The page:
After going to college at The Juilliard School and being a member for Twyla Tharp’s company for a few years, I realized rather young that I would like to create dance instead of perform it. I didn’t want to be on stage and I would rather be the person responsible for creating the production.
In September 1999, I choreographed my first ballet (fifth ever) for ABT Studio Company. I had made several works in school, and then won the Hubbard Street Choreographic Competition, but I was pretty new in my experience as a choreographer. John Meehan was the [ABT Studio Company] Artistic Director who commissioned me and he gave me freedom to make anything I wanted on his dancers. In addition to developing my artistic ideas and craft, I understood my role was to give these young dancers, who ranged from ages 16-20 years old, an experience that would help propel their training into becoming professional dancers ready for ABT’s main Company.
The ballet I created was called Oblivion and set to the music of composer Astor Piazzolla. It featured 8 dancers, 4 women and 4 men. The creation process was 3 weeks followed by the premiere at the University of North Carolina School of the Arts (UNCSA) during a residency partnership. The ballet proved to be a great success, so much so that Mr. Meehan kept the ballet in the Studio Company’s repertoire for the next five years. Some of the dancers who performed Oblivion during their time with ABT Studio Company include Principal Dancers Misty Copeland, David Hallberg, Hee Seo and Cory Stearns, and Soloist Blaine Hoven.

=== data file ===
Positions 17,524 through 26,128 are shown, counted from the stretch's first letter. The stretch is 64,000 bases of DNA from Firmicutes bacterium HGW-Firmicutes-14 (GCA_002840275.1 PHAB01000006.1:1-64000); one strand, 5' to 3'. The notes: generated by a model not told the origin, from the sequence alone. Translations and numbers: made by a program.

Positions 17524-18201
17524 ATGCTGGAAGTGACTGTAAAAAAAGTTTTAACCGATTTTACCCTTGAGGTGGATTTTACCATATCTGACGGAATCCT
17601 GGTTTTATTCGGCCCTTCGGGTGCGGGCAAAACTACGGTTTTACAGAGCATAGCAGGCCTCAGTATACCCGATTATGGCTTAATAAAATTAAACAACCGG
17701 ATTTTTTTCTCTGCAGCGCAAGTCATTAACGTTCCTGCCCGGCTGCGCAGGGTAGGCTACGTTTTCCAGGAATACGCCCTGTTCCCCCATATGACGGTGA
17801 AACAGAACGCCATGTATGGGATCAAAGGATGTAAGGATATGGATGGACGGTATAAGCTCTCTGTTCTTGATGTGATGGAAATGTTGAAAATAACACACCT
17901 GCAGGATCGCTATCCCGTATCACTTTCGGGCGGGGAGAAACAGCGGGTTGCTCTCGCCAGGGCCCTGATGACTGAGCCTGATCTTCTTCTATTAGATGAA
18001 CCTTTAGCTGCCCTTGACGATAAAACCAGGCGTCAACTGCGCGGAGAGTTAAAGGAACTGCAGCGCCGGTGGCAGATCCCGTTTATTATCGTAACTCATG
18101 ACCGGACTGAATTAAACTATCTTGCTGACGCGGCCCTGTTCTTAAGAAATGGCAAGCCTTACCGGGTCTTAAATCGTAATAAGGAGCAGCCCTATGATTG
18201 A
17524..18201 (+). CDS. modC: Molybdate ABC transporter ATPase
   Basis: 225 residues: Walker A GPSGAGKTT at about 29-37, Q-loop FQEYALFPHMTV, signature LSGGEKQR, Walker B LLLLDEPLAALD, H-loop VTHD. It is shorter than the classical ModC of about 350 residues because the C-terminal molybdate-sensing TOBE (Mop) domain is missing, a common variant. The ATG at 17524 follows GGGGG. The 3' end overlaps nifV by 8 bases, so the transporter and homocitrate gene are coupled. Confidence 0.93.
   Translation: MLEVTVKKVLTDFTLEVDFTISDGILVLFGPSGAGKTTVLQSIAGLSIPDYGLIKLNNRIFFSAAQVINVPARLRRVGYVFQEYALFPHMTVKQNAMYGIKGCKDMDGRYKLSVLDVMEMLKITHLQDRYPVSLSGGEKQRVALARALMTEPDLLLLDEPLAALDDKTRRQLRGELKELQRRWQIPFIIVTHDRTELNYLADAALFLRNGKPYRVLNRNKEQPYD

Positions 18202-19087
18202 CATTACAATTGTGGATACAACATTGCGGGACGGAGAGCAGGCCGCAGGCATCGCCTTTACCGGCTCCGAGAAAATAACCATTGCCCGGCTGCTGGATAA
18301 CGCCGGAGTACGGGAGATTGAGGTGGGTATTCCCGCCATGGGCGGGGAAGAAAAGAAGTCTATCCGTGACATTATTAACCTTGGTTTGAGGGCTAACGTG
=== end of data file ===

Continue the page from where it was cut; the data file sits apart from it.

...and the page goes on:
What is special about this memory is now, 20+ years later, these dancers and I have developed into our artistic potential. The art we made together when we were young demonstrated great possibilities ahead. And today, we continue to create beautiful ballets together for American Ballet Theatre.”
Write about something you created that made you proud.
While it’s true that the choreographer creates all of the steps to the ballet, the job is actually much bigger and more difficult. They are responsible for how all of the costume, scenic and musical elements come together. Step into the shoes of ABT Artist in Residence Alexei Ratmansky as he prepares for his spectacular ballet Whipped Cream!
Print out the set design by the fabulous Mark Ryden on the largest paper size you can. Look at the pages of dancer images and print and cut out any that inspire you for your ballet.
Click each image to download and print.
What fantastical story will you tell?
In the Spring of 2020, @ABTSchool launched virtual classes taught by former ABT dancers, ABT JKO School faculty and ABT teaching artists – all certified in the ABT National Training Curriculum.
Recommended for ages 2-4 and 5-8, these classes engage ABT’s youngest students and their families, as well as the global community at large, by exploring musicality, fostering creativity and imagination, and teaching ballet fundamentals.
View the full series on @ABTSchool IGTV or ABT’s YouTube Channel.